Park boss sees tourism hope in our wildlife

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By MICHAEL LAI
PAPUA New Guinea has 100 per cent potential to develop eco-tourism with its unique species of plants and animals that can attract visitors internationally, says Nature Park general manager Michelle McGeorge.
“Most of the species of plants and animals are unique and they are not found anywhere around the world,” McGeorge said during the world wildlife celebration at the park in Port Moresby at the weekend.
She said there were many animal species including tree kangaroo, wallabies, hundreds of frog species, birds of paradise, lots of reptiles, lots of parrot species, and numerous species of plants only native ro PNG.
People all around the world can come to PNG to see the widllife and conservation efforts being made, she said.
McGeorge said PNG has only one per cent of the world’s
landmass but has more than seven per cent of the world’s unique biodiversity.
“That is huge. When you talk about 100 per cent, Papua New Guinea has 10 per cent bio diversity” she said.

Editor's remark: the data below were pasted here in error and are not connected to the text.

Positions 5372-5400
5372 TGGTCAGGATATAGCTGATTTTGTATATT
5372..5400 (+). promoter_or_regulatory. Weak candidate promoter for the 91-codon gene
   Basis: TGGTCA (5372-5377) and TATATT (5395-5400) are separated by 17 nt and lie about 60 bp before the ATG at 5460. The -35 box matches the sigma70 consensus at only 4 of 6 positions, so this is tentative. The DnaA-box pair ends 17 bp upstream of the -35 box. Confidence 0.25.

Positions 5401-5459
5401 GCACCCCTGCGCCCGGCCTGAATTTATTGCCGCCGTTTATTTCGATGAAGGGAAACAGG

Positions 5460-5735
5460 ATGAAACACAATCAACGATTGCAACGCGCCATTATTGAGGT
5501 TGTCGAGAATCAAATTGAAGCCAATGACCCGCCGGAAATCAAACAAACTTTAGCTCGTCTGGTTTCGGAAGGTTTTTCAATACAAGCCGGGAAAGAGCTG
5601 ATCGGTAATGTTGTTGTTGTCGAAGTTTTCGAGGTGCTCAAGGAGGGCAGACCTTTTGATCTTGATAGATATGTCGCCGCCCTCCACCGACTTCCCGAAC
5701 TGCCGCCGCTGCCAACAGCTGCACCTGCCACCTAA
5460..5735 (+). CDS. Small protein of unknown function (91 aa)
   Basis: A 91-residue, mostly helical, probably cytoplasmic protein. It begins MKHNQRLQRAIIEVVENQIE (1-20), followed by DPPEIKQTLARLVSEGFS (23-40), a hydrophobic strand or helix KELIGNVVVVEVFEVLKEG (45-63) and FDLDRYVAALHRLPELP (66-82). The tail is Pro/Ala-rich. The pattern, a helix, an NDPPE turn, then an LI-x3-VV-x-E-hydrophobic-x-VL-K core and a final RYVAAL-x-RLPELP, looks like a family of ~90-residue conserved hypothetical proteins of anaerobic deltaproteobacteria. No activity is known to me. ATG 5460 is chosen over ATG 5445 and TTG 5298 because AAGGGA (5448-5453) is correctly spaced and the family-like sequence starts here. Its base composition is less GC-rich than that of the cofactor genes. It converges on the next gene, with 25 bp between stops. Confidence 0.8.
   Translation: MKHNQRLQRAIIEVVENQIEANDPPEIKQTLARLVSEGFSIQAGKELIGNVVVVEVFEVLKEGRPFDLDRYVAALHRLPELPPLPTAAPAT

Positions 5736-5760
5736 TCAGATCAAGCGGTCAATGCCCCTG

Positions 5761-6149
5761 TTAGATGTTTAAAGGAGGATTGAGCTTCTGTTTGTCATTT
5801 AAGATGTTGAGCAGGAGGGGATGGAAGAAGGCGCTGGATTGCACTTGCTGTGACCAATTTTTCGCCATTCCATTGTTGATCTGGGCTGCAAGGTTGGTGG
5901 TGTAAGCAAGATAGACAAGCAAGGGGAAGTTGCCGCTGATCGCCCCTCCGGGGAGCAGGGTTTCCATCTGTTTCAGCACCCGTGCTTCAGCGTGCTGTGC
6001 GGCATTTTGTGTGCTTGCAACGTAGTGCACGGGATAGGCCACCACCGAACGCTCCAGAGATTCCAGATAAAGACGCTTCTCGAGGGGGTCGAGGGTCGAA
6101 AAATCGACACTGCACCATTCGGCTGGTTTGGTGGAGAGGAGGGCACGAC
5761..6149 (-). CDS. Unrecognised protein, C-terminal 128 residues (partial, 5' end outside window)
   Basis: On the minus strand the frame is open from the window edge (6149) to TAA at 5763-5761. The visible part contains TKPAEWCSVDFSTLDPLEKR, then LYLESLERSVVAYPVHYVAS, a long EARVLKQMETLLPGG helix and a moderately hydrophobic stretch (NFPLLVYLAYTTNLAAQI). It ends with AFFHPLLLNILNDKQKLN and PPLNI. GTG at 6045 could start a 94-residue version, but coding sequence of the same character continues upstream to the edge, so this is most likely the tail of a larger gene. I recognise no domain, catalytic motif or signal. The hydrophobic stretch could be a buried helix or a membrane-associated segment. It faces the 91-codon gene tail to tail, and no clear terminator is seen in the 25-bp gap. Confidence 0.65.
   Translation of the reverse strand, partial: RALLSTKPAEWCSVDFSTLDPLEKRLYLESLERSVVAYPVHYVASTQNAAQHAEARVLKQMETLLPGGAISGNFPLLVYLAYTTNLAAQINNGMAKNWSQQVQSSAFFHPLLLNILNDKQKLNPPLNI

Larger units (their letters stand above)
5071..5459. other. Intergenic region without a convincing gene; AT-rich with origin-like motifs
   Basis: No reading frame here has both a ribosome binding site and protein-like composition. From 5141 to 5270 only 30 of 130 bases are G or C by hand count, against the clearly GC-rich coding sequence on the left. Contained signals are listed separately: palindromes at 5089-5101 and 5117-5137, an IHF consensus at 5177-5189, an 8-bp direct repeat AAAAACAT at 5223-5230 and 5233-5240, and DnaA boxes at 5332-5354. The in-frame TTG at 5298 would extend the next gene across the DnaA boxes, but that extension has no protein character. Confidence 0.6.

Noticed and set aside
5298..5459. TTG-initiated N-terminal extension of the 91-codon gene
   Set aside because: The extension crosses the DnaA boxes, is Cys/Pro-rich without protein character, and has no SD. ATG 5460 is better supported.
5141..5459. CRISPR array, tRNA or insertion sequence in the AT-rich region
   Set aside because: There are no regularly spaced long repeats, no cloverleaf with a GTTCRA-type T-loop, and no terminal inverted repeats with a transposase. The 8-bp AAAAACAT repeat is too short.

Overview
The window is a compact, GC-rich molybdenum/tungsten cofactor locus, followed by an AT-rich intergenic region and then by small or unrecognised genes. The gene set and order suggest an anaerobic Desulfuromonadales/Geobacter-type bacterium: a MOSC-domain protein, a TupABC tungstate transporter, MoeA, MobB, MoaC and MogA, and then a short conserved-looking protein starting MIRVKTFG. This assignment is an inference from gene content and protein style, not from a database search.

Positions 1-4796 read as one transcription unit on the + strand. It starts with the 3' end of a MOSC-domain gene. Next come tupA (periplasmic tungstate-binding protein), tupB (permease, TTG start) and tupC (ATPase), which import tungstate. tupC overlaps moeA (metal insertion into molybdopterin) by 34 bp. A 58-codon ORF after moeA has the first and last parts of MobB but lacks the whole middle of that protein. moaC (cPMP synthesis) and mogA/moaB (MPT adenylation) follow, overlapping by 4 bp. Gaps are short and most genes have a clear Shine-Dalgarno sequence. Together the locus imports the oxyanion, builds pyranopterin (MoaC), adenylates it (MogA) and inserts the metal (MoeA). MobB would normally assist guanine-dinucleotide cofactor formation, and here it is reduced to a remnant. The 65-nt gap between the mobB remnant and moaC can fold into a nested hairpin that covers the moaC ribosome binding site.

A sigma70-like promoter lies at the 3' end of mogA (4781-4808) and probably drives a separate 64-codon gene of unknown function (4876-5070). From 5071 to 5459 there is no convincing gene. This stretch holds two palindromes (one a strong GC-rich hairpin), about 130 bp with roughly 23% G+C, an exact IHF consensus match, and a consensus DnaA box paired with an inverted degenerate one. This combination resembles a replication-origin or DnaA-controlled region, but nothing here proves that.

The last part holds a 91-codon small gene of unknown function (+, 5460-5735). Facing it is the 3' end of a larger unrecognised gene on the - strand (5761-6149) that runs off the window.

“You cannot go in any other country to see the wildlife that you see here.
“The different unique rainforest and cloud forest are so different to anywhere else in the world.
“These are attractive and can drive eco-tourism using eco-tourism as a vehicle with having unique wildlife,” she said.
However, there are challenges.
“If foreigners come here, we make sure they feel safe,” she said.
“We have already seen eco-tourism is starting to grow.”
She said plants and animals needed protection, preservation and sustainable management.
The world wildlife celebration was first held in 2013.

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